In recent years, more and more building owners are becoming fascinated with the concept of the “triple net lease.” A primary reason for the interest is that the terms of such a lease require the tenant of the building purchase and maintain adequate insurance on the building itself. This is in contrast with traditional lease agreements, which generally state that a tenant is responsible for insuring what’s his and the building owner handles the rest.
But in a world of shifting cost, it is easy to see why a triple net lease is attractive to building owners. And in many cases, building owners are encouraged by asset managers and/or legal advisors to pursue such an arrangement. Unfortunately, many forget to seek advice from their Trusted Choice® insurance professional.
Here’s why that’s a mistake: A triple net lease may save you a few premium dollars but consider what you’re giving up in return. There’s the issue of knowledge; specifically, that it’s likely your tenant knows as little (or less) about insurance than you do. Further, why entrust an asset this valuable to someone who has no real ownership interest?
There’s also the issue of control. Your agreement may require that you are added to the policy as an “additional insured” (more on this later). However, this status does not give you direct control of the insurance. A lack of control could have disastrous results; if the tenant fails to pay the premium or maintain proper coverage and there’s a loss to the building, the insurance will not change simply because of the terms of your lease. For example, your lease may specifically state that the tenant must buy insurance that covers loss from flood. The tenant fails to renew his flood policy on time and the building is washed away the following day. Yes, your tenant is in direct violation of the lease. However, that does not change the fact that you are stuck with a flooded building and no insurance to pay the damage.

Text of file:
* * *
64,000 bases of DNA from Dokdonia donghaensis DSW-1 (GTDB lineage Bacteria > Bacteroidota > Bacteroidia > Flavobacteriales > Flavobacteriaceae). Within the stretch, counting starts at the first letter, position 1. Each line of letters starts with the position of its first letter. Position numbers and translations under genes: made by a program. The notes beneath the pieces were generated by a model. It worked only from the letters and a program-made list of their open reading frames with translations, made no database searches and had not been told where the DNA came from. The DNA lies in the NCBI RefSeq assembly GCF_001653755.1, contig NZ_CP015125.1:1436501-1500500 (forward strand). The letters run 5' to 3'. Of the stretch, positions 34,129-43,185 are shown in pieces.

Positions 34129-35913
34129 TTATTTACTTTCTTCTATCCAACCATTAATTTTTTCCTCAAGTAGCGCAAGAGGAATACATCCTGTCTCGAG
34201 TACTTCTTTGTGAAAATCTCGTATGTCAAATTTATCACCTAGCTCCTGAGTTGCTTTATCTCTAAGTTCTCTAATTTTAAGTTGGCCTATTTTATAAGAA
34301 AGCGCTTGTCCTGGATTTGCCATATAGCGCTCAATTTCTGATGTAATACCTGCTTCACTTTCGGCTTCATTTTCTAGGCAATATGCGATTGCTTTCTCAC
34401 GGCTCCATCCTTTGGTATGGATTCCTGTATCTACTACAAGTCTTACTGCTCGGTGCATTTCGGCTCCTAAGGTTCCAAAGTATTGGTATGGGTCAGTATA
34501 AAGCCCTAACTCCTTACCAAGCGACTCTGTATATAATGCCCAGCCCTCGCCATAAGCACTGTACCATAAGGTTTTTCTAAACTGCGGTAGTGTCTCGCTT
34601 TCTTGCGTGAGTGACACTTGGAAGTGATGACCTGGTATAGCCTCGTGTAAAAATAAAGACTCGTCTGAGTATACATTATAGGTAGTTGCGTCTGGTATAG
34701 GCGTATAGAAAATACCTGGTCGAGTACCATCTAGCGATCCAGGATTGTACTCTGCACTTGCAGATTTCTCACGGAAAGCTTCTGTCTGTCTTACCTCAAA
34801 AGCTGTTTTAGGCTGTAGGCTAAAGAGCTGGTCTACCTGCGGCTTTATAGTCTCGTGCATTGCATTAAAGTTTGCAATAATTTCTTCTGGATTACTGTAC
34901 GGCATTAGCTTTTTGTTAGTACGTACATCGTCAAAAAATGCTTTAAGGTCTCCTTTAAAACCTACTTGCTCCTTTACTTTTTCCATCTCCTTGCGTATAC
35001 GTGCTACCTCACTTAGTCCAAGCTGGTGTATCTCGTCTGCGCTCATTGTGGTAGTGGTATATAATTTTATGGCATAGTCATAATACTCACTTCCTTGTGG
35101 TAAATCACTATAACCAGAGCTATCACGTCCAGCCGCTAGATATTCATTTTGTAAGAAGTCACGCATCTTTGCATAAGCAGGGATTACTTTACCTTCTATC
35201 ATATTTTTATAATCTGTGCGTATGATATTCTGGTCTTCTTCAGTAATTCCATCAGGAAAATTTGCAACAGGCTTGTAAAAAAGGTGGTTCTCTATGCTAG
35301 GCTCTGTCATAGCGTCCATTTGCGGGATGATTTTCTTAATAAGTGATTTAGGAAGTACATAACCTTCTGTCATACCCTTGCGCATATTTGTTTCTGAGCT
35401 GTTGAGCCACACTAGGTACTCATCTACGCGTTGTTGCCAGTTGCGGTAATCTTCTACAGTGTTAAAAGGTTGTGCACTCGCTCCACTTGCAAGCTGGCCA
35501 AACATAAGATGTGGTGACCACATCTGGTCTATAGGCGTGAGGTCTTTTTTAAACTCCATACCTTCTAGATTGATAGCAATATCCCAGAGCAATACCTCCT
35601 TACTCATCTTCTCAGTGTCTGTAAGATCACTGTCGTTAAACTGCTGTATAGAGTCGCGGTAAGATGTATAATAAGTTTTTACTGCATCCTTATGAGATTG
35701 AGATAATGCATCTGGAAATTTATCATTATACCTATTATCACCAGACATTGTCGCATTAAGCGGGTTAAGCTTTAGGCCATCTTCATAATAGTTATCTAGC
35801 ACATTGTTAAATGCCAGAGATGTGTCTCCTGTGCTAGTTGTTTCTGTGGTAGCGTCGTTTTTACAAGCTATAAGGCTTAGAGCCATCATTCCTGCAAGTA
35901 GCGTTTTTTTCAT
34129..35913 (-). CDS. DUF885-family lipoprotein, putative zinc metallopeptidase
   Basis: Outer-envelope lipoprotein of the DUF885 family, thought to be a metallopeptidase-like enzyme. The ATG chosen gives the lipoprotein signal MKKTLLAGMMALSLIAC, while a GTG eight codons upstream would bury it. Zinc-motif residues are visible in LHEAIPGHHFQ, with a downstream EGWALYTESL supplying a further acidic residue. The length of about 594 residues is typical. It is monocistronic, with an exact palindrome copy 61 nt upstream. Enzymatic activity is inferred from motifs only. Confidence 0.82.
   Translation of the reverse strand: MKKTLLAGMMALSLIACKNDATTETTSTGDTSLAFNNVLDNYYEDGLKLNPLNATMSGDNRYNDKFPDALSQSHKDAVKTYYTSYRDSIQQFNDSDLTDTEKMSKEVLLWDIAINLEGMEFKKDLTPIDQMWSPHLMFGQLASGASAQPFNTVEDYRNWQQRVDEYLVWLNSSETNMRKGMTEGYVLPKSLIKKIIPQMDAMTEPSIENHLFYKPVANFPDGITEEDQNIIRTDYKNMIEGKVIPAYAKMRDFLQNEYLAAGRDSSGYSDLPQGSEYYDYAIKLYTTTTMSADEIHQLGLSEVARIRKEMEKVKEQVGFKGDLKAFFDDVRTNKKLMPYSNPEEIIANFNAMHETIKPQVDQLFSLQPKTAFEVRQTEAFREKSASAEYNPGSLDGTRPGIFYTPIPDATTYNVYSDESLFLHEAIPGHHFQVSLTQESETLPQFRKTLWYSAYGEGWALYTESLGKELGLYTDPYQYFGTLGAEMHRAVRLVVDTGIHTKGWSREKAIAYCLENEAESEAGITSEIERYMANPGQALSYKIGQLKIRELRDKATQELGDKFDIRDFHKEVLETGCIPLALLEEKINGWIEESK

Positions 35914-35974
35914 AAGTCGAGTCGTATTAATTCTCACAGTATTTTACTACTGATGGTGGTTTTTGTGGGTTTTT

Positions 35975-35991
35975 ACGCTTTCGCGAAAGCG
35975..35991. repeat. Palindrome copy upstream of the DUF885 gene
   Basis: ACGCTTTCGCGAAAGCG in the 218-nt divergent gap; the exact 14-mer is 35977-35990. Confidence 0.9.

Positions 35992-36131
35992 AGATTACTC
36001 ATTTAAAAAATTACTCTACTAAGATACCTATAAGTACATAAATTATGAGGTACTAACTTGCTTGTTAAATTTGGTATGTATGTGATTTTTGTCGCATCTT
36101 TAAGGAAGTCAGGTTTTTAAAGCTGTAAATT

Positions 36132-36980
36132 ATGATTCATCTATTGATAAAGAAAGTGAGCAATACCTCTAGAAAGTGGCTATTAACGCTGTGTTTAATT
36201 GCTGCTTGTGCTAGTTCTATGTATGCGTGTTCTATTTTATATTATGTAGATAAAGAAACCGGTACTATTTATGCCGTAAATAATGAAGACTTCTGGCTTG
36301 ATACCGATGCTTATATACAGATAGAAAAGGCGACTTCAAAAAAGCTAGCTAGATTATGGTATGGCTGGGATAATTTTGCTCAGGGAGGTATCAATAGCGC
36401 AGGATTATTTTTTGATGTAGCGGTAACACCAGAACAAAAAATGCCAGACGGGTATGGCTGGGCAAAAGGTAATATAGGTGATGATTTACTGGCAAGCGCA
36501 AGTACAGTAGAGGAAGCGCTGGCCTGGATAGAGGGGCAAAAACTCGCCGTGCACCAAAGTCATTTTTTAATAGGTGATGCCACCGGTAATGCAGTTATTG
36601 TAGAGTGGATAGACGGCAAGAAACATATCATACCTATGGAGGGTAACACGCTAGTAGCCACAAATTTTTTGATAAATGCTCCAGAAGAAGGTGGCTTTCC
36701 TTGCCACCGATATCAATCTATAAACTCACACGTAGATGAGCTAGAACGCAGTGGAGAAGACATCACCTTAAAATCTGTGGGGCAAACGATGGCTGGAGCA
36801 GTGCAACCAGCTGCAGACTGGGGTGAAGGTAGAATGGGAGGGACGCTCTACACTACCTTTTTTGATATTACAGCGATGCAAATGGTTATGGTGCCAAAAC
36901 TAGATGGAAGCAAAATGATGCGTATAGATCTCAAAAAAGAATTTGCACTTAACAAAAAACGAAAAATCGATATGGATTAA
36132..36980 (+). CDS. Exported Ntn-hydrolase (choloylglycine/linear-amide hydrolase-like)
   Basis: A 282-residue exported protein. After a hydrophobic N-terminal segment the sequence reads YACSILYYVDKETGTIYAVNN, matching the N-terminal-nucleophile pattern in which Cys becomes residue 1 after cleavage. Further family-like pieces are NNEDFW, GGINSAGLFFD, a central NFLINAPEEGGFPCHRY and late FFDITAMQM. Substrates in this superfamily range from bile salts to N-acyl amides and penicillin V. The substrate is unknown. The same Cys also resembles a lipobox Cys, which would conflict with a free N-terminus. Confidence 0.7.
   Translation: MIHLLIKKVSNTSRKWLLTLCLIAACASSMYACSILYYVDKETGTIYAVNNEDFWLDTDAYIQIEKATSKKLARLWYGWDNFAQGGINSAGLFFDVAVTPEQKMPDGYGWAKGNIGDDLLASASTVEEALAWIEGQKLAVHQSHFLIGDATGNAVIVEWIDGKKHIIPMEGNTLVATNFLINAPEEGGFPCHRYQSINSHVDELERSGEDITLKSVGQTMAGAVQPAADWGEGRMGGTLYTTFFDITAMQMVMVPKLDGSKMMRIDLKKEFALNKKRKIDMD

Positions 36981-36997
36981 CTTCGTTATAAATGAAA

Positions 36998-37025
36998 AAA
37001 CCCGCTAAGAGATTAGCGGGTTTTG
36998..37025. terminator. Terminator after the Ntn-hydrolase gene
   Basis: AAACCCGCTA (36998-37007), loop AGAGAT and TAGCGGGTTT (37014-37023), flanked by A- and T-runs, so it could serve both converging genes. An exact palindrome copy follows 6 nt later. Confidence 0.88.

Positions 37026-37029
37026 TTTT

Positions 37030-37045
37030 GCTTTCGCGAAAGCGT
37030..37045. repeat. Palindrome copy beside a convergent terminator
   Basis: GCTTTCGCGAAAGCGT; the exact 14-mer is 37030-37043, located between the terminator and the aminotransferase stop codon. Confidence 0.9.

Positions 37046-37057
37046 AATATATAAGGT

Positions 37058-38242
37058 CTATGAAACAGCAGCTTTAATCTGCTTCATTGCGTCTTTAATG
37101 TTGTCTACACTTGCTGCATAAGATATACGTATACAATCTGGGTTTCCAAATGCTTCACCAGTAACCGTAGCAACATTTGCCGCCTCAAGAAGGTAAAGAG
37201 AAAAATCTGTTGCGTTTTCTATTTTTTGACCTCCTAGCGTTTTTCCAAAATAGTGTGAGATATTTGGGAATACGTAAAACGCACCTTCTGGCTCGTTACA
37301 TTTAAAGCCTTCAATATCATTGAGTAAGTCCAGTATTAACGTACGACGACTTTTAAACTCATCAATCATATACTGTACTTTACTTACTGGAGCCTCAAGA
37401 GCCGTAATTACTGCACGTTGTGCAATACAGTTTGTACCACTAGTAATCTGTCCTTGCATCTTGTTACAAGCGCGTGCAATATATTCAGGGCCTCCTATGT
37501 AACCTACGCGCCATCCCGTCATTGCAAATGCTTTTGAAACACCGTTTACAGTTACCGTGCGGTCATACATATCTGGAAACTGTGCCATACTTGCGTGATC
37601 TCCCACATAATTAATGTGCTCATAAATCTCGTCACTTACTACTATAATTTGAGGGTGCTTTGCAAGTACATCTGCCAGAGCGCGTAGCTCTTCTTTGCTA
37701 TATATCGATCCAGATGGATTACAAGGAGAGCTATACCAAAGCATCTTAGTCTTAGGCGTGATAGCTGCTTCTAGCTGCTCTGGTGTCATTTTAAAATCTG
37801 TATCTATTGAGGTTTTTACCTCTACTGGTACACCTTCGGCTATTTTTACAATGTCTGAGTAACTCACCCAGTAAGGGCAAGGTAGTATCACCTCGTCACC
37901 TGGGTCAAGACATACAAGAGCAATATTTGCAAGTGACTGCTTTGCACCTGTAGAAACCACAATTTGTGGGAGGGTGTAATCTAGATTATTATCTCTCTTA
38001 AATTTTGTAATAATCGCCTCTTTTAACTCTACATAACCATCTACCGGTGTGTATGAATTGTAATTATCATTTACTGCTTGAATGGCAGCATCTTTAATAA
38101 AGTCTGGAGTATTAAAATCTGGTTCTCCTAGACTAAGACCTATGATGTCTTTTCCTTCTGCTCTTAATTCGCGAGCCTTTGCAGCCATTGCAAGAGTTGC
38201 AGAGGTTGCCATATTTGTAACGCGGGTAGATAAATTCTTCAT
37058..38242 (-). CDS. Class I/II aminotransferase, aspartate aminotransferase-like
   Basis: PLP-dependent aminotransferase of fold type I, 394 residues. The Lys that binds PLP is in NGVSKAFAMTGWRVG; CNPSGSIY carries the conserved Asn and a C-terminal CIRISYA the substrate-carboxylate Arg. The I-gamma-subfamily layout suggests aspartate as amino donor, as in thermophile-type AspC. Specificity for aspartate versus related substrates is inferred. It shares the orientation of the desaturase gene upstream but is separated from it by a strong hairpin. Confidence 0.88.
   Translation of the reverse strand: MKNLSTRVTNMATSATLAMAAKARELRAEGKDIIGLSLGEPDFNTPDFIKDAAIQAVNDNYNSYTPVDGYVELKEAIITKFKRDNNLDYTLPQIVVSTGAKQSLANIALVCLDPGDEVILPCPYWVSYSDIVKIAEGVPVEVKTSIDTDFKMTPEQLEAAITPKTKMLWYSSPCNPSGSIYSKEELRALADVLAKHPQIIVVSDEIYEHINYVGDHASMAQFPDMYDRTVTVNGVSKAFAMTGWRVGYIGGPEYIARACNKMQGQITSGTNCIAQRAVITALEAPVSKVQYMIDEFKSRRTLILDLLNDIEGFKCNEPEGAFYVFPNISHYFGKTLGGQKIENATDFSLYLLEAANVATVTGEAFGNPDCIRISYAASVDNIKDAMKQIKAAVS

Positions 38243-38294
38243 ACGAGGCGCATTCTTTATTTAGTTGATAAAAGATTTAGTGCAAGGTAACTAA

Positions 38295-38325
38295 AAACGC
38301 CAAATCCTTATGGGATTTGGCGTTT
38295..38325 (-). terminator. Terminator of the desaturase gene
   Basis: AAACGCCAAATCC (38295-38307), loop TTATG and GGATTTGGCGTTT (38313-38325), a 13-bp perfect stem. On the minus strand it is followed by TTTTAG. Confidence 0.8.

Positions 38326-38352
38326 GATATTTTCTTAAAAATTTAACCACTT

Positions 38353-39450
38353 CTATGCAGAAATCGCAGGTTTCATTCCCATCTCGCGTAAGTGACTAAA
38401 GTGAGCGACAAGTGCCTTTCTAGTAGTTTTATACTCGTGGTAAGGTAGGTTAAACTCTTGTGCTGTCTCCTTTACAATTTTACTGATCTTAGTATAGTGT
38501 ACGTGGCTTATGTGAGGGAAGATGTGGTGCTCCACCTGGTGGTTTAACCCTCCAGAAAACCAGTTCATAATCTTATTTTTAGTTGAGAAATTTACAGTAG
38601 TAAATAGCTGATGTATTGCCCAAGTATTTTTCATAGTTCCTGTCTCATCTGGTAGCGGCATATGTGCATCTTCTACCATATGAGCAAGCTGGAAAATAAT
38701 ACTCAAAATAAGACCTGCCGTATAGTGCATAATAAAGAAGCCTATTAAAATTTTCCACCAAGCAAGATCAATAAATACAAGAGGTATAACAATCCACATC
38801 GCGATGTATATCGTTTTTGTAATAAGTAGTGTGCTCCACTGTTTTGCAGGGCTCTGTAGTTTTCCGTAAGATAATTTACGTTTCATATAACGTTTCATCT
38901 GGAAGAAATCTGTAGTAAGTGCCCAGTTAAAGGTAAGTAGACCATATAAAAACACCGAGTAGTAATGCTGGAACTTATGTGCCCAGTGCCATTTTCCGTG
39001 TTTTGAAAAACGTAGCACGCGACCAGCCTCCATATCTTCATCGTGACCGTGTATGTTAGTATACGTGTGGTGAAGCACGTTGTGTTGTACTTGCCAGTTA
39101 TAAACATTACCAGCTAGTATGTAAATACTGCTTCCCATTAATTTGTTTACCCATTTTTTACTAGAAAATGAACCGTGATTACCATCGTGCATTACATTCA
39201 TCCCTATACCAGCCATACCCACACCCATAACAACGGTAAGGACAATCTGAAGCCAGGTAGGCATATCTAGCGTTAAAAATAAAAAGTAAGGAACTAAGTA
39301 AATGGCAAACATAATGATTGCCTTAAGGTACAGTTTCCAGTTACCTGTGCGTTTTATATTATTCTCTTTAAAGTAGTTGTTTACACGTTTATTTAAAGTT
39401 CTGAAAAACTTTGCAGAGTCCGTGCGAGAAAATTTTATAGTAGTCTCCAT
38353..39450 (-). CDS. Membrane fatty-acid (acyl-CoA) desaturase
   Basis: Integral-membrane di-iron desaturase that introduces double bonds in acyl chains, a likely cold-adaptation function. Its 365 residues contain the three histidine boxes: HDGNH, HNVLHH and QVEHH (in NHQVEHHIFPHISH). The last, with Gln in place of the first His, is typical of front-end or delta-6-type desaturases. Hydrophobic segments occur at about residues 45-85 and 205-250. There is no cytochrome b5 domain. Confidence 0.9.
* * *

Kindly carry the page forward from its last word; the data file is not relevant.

Then there’s the issue of trust. Consider the following: Most insurance policies include special rights for the mortgagor of a property. Such rights include notification of changes and the ability to receive payments for a loss, even if that loss is in direct violation of the terms of the insurance, such as a tenant causing intentional damage (e.g., arson). These rights are essential while the mortgagor retains interest in the property.
But most landlords are not mortgagors. In these situations, landlords usually require they be added to the policy as an additional insured or interest—meaning if there is a claim they may be entitled to receive or share the payment. This status provides no additional rights to the policy. If your tenant commits any violation of the terms of the insurance contract (such as arson), the contract may be void for every insured—including you. Also keep in mind that being an additional insured or interest does not change the coverage provided by the policy. Therefore, if the policy your tenant purchased does not cover flood loss and a flood damages your building, the insurance will not pay anyone, including you.
It’s true that a triple net lease can save you a few dollars. Just remember that savings doesn’t come without a price.